Bud, a four-year-old American bulldog, had been walking with owner Emma Charlton, from Wavertree, Liverpool, for just 10 minutes when things took a turn for the worst. Bud began struggling to breathe and, despite his owner recognising there was a problem and heading back home, he collapsed before reaching their front door.
Having suffered a heatstroke, the dog was immediately rushed to the PDSA Huyton Pet Hospital.
PDSA vet Steven Goldie said, “Bud’s temperature was critically high when he was brought in. We knew we had to act quickly to have any chance of saving him. “We used water and wet towels to cool Bud and placed him on a drip to get fluids inside him. Despite our initial fears, Bud pulled through. He’s one of the lucky ones, many pets sadly don’t survive heatstroke.”
Emma said, “I was so frightened when the vets told me he might not make it. I can’t thank them enough for everything they did. I’m now much more careful about when I take Bud for a walk when it’s hot and want to warn others of the dangers.”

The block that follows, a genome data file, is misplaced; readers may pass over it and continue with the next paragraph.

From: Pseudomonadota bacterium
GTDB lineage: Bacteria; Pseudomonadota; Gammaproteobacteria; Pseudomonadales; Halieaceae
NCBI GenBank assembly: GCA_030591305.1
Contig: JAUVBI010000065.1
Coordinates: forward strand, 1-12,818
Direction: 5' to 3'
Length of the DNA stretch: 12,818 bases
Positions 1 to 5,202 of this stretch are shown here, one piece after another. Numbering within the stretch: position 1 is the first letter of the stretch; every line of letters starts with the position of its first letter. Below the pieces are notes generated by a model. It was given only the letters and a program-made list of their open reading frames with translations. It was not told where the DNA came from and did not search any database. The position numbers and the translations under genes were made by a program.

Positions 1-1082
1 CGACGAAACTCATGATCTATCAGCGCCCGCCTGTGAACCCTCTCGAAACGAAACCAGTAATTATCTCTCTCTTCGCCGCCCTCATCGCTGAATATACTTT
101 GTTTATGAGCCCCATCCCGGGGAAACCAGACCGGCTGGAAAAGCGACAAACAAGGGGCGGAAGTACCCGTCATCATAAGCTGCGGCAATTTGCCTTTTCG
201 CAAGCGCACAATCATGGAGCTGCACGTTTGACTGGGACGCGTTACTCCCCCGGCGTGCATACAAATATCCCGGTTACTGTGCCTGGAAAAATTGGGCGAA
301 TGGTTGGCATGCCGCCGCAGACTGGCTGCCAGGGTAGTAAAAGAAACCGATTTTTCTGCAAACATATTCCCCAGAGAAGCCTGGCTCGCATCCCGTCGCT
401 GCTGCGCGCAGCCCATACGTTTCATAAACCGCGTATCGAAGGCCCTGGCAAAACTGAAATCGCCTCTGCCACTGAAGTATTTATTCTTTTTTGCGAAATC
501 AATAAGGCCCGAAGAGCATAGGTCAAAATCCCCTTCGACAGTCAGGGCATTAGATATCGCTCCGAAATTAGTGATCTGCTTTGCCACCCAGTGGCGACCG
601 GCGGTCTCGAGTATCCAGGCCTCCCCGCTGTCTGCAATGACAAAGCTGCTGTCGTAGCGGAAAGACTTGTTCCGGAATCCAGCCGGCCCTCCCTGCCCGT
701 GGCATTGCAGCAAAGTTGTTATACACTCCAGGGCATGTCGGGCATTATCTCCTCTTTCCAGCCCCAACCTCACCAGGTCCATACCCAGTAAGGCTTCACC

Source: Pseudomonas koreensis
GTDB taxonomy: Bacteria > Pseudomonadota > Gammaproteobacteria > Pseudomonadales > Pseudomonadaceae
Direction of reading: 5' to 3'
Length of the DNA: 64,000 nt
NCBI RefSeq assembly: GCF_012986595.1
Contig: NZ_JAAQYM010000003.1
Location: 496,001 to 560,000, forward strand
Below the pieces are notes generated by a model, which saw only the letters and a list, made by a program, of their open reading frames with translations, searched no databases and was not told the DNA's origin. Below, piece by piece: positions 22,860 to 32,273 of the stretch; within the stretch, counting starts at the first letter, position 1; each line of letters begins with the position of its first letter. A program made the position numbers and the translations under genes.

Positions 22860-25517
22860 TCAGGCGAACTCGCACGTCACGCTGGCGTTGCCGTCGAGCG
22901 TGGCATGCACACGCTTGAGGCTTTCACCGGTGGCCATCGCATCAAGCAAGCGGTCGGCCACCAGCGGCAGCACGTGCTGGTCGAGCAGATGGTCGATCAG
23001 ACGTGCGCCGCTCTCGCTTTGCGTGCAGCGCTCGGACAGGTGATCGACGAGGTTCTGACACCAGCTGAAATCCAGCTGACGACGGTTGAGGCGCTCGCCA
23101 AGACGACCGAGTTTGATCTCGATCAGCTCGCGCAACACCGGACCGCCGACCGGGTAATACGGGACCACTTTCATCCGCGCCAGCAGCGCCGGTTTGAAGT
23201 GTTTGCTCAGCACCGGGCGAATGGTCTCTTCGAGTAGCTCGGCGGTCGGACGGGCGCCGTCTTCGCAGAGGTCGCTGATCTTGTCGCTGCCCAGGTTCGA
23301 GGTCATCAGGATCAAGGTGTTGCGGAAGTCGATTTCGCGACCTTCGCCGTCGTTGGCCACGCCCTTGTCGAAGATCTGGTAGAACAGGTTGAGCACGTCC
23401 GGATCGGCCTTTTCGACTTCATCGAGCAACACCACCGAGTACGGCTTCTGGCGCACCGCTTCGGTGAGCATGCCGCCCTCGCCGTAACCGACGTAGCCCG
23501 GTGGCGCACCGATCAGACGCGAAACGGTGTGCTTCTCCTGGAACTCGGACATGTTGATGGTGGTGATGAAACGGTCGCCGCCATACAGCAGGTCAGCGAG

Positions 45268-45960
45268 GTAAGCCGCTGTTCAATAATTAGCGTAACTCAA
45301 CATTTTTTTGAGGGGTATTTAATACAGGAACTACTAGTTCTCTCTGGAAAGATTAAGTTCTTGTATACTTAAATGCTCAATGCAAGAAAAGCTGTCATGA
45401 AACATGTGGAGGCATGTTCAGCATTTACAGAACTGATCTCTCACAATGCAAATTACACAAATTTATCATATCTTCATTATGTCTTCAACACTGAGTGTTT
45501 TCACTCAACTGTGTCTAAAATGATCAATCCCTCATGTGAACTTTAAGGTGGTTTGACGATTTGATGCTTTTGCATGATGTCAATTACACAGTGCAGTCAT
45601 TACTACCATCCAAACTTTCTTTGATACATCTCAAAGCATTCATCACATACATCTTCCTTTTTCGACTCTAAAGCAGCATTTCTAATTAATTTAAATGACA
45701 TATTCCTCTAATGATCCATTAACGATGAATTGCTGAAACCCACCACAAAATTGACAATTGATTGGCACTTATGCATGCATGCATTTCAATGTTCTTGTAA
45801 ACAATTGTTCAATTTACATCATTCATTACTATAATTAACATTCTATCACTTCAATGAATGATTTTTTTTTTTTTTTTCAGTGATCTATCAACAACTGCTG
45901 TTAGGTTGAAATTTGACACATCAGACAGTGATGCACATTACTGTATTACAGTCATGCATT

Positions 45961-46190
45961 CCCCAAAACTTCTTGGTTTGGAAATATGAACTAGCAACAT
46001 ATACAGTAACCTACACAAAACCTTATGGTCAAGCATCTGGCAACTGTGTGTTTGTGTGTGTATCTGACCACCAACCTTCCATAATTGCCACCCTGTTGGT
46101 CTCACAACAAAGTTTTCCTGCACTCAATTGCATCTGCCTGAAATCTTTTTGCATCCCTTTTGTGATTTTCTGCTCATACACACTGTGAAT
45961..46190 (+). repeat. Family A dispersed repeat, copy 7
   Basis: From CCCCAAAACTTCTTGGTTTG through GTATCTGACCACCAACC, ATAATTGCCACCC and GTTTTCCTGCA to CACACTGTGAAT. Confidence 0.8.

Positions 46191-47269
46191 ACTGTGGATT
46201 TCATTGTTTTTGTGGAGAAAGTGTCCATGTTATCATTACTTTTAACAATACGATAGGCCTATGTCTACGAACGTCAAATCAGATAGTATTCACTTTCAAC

PDSA vet Rebecca Ashman has warned that heatstroke can start with little to no warning, and have dire consequences.
“Dogs can’t control their body temperature the way we can. The only way they can try to cool down is through panting and sweat glands in their paws,” she said. “One of the most common causes of heatstroke or hyperthermia is dogs that have been left in hot cars. But leaving pets out in the garden for too long without shade or taking them for a walk at the hottest part of the day can be very dangerous too.”
With the recent rise in temperatures, may dog welfare organisations have been warning dog owners about the dangers of heatstrokes. Dogs Trust has released a list of tips to minimise the risk, which can can be found here.
Images by Julian Brown for PDSA.